It’s 3:00 pm, and you are seriously craving sweets.Read full content
But you promised yourself that you wouldn’t eat sugar anymore. And ever since you made that commitment, sweets are all you can think about. The pull is so great that you can’t concentrate, so you cave. You eat it anyway, and as you eat it, you tell yourself “it’s just this once; tomorrow will be different.”
But it’s not just this once. You’ve been telling this to yourself for quite some time now: the sugar cravings are now controlling your behavior.
It doesn’t have to be this way.
Willpower doesn’t work
You intend to quit sugar, but for some reason you still eat it. The trouble is, you’ve been relying on willpower and you’re discovering that willpower alone doesn’t work in the long term. Your motivation must be powerful enough to overcome any desire to eat sugar, and you need a way to curb the chemical side of sugar cravings.
Who says you have to quit eating sugar?
I’m quitting sugar because ___________ says I should. How would you fill in the blank? Why does that other person say that you should quit eating sugar? Here are some examples:
- My family says that I should quit eating sugar because I have mood swings.
- This diet book says that I should quit eating sugar because I will lose weight faster based on (these studies).
- My doctor says that I should quit eating sugar because I am diabetic, and it could kill me if I’m not careful with my blood sugar levels.
These motivations originate from other people telling you that you need to quit eating sugar, and if this is your motivation, you are more likely to fail.
The motivation must come from you
The driving force must come from you if you are to succeed at this.
For example: I need to quit eating sugar, because…
- I want to be a good role model for my toddler (who wants to eat everything that I eat).
- I cannot stop myself from eating when I get sugar cravings.
But what if their reasoning is solid? Isn’t that good enough? Yes, however, you need to tweak the motivation so that it comes from you.
For example: I need to quit eating sugar because….
- my mood swings hurt the people that I love.
- I cannot shed weight any other way.
- I want to live a long, healthy life, and my diabetes will kill me if I don’t quit.
See how this is different? To make this work effectively, your tweak needs to come from you, and it needs to be powerful enough to overcome temptation when it arises. Once your motivation is clear, you need to have a plan that will help you on the chemical side of things.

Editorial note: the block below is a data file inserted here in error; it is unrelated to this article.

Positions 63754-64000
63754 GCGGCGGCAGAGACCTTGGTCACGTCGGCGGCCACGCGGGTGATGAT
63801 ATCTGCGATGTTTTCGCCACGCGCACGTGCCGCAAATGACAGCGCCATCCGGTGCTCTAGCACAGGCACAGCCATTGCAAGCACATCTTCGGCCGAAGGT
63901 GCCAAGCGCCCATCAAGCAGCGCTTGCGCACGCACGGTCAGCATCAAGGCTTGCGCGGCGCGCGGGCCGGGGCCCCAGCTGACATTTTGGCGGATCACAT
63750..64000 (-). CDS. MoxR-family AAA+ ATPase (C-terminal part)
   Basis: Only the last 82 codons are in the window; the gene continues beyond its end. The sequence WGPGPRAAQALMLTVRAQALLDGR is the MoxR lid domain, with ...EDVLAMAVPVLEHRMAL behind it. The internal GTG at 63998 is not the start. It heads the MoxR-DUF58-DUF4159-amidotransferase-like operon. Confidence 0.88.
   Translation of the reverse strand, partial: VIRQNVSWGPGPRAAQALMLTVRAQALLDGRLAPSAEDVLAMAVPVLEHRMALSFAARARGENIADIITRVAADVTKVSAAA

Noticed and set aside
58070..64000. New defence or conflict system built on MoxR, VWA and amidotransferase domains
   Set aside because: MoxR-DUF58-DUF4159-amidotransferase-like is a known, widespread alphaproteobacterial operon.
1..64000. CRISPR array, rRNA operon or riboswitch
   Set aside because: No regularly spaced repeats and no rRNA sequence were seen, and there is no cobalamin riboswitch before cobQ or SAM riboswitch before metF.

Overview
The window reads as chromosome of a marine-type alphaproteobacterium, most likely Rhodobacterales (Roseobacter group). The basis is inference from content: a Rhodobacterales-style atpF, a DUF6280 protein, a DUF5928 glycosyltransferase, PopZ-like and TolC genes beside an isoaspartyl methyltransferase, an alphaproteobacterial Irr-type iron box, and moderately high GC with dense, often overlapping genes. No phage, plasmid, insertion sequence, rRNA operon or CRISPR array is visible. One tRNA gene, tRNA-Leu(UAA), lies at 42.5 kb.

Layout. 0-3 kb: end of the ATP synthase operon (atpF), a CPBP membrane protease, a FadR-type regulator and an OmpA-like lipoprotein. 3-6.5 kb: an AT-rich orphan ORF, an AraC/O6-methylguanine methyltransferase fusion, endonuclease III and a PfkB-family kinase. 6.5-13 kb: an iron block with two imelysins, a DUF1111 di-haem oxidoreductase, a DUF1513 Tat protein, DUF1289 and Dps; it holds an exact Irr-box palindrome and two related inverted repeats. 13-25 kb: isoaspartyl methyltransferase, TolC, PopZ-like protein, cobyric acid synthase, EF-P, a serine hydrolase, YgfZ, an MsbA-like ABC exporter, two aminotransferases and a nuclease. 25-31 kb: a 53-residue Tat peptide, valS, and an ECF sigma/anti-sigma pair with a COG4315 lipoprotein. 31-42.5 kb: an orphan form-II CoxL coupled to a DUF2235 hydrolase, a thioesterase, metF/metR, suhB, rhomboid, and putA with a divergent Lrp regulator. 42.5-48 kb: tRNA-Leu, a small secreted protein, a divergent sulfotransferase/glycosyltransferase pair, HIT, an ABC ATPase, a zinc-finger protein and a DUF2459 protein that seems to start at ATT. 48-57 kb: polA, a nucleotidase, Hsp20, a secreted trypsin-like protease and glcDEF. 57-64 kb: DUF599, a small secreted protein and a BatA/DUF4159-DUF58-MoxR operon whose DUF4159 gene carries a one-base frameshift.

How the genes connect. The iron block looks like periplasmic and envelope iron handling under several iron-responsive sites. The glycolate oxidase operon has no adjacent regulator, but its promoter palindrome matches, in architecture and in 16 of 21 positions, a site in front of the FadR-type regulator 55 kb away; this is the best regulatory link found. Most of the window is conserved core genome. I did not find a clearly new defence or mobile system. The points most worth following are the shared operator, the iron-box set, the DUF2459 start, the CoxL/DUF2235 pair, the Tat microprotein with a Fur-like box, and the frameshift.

Reduce sugar in stages
Toss out the “all-or-nothing” mentality—it doesn’t work. Doing it in stages is the most effective way to quit without having uncontrollable sugar cravings.
Stage 1: Eliminate most forms of sugar
At first, you need to stop eating most forms of sugar, but you need an emergency sweet that will work for you when you get a craving. This sweet should not send your blood sugar as haywire as with sugar. If your ideal diet does not include the items in stage 1, you can tweak it in stage 2, once you have control of your cravings.
- Eliminate all sweets (including sugar substitutes), except fruit, organic raw agave nectar, stevia, and maple syrup.
This will eliminate a lot of the problem foods, yet allow for some indulgences that you can purchase at a health food store.
- Eliminate (or drastically reduce) pasta, rice, and bread. These complex carbohydrates break down into simple sugars, so they contribute to sugar cravings and the mid-afternoon slump. They can also make you feel very sleepy if you eat them for lunch, so it’s best to eat other carbs for now.
- Create a supportive environment. Remove everything from your home that you are not allowed to eat. If it’s not in the house, you’re less likely to go out and get your fix. Or, if you do, you are more likely to go to a health food store and buy something that is consistent with your plan.
- Hold yourself accountable. Post your intentions on Facebook, Twitter, or post a comment here. Explain your new way of eating to your friends and family so that they can support you.
When will you be ready for stage 2? You’ll begin to feel in control of your food intake and your cravings, and this level of control may surprise you. Once you’re in control, you’re ready to tweak it, if you wish. (Or, you can just stay with it like this. It’s up to you!)
Stage 2: Be clear about your ideal, and tweak your diet to fit it.
Clearly draw the line so that there is no doubt of what you will eat and and what you will not:
Will you allow…
- sugar substitutes? (xylitol, aspartame, saccharin, stevia, sucralose)
- less processed sugar (succanat, turbinado, evaporated sugar cane juice, etc.)?
- milk? (Lactose is a form of sugar.)
- beet sugar?
- vegetables? If so, will you only eat leafy greens, or will you include legumes, tubers and roots?
- fruit? If so, will you limit your intake of fruit to certain kinds of fruits?
- sweet syrupy substances, such as high fructose corn syrup, maple syrup, or agave nectar? If it’s agave nectar, does your answer change if it is raw and organic?
Once you have your ideal in mind, write down what forms of sugar you will allow yourself to eat on an ideal day. Now, tweak stage 1, and you’re golden!
Readers: What do you plan to eliminate at stage 2? Hold yourself accountable here by posting a comment below!
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